University of Washington - Tyee Yearbook (Seattle, WA)

 - Class of 1922

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University of Washington - Tyee Yearbook (Seattle, WA) online yearbook collection, 1922 Edition, Cover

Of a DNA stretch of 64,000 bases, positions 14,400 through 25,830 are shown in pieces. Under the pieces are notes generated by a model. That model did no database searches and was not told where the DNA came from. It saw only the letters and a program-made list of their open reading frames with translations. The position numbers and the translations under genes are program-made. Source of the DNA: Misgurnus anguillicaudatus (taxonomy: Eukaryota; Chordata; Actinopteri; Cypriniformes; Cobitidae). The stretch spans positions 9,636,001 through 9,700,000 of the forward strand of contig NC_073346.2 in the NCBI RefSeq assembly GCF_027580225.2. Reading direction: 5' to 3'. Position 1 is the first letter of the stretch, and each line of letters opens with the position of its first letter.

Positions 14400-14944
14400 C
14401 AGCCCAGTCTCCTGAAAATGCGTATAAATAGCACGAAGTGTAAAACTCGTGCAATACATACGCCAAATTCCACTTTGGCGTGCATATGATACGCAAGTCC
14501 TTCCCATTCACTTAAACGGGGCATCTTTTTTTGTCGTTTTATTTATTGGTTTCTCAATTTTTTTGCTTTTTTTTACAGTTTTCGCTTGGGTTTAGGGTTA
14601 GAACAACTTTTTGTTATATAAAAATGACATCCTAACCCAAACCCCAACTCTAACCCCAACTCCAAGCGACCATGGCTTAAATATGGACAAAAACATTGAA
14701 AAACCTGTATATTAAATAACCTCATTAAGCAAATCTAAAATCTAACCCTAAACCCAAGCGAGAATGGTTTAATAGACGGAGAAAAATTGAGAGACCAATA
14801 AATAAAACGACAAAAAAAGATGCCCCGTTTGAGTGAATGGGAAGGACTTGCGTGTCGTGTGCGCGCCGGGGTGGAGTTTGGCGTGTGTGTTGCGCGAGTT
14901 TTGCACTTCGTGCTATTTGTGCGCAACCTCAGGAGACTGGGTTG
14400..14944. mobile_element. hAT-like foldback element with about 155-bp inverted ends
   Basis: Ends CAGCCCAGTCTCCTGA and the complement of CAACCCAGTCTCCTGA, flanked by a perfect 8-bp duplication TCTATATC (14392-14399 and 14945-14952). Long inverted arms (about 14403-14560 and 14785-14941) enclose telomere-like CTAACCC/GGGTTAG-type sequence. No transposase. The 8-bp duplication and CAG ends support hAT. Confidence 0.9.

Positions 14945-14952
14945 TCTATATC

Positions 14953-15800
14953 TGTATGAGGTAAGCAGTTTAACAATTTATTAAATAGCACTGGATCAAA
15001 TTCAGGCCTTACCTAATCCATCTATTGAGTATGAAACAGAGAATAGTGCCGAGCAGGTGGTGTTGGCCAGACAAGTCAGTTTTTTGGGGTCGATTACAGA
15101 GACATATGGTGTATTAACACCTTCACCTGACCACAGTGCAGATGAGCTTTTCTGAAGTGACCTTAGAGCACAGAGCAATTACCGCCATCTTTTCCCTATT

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Text from Pages 1 - 620 of the 1922 volume: